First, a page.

Defiant crowds turn out for Manchester's annual Great City Games
Hundreds of people lined the streets of Manchester for a celebrated athletics event, putting thoughts of Monday's bombing to one side.
Crowds gathered in the city's Albert Square and an Deansgate for the annual Great City Games.
The event was allowed to go ahead following police advice in light of the UK's critical terror warning, with armed officers patrolling the area.
Some spectators said they felt it was important to attend in a show of unity.
But others reported feeling "nervous", despite the increased security.
The event saw elite athletes take part in a range of events including pole vaulting, long jump, various sprints and hurdles.
Several minute's silence were held in memory of the victims of the attack.
Tricia Barker, from Rossendale in Lancashire, attended with her 27-year-old son Aaron.
She said: "I suppose I have been a lot more aware of my surroundings coming here today. It is in the back of your mind, you can't help it.
"But you've just got to carry on as normal. It's just so sad what's happened."
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Her son said he would be attending the concert by the Courteeners at Old Trafford cricket ground on Saturday.
"Staying away is not going to change anything. Me and my mates have spoken about it but we're not changing our plans," he said.
Authorities have also given permission for the Manchester 10k to go ahead on Sunday.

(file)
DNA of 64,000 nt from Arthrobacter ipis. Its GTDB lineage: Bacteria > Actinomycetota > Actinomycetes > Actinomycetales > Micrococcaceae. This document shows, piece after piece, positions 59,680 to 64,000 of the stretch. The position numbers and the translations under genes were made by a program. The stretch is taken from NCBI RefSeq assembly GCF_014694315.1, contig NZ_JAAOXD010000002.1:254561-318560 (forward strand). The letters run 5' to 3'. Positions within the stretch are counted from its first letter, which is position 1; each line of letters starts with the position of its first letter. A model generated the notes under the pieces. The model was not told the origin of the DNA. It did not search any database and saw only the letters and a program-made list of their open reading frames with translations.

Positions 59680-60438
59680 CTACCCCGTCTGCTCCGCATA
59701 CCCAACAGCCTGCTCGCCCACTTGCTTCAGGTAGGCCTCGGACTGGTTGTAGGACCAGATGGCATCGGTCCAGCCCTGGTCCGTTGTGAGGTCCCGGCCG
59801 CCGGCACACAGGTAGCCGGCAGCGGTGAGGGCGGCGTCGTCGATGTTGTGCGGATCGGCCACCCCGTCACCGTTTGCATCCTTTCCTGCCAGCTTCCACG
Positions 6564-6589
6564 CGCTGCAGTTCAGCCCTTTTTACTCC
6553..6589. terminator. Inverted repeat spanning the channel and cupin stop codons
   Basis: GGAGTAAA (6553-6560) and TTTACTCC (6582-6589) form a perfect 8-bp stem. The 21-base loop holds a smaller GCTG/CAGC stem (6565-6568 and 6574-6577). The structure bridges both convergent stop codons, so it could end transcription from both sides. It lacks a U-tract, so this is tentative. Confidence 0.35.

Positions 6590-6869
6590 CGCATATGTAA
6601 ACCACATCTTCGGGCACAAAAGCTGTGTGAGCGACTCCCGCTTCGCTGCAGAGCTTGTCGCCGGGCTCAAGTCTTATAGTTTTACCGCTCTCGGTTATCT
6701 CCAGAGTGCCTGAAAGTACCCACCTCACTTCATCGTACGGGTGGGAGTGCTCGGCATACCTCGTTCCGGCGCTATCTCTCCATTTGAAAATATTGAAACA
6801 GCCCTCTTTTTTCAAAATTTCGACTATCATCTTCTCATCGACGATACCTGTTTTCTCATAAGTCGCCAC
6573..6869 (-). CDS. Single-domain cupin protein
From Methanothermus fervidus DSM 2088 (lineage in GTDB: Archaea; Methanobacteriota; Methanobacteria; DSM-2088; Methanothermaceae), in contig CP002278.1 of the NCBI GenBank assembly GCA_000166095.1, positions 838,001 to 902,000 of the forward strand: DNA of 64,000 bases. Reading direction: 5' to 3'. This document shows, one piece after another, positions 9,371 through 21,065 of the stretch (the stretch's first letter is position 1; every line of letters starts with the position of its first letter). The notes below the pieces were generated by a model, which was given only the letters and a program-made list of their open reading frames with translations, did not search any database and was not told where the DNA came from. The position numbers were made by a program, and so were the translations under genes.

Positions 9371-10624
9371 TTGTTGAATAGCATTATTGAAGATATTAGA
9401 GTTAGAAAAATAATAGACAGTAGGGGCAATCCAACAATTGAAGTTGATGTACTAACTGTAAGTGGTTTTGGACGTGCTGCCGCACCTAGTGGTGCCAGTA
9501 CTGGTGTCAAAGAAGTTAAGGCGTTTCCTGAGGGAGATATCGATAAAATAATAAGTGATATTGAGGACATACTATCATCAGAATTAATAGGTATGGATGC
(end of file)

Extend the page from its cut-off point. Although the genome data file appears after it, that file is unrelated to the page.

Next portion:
Catiana Zignani travelled from London to Manchester with her sister, Carla, and other family members, as part of a trip arranged before the bombing.
She said: "It's shocking to see so many police on the streets. It's horrible what's happened.
"We talked about whether we should still come, but we decided it was the right thing to do."
Christina Bell, of Rusholme, arrived in Albert Square fresh from a nearby tattoo parlour where she had a bee inked on her shoulder.
Manchester is adorned with the bee emblem, which is a legacy of the city's textile industry.
The 22-year-old restaurant worker said: "I paid £50 for it and it's part of an appeal to support the families of the victims.
"The whole thing has really hit home for me, because I actually used to work at the Arena, and still know staff there. You just feel helpless."
Monique Halliwell came with her 16-year-old son, Alex Culbert, to lay a floral tribute in Albert Square and to watch some of the event.
She said she refused to change any of her routines at all following the attack.
"I'm just going to keep doing what I do normally. You have to," she said.
Alex, whose father is a police officer, added: "He was doing 15 hour shifts but they are just doing their jobs. You've just got to keep calm and carry on."
Greater Manchester mayor Andy Burnham, who also attended the event, said: "The terrorists want to divide us. But we're stronger together. That's what Greater Manchester is all about."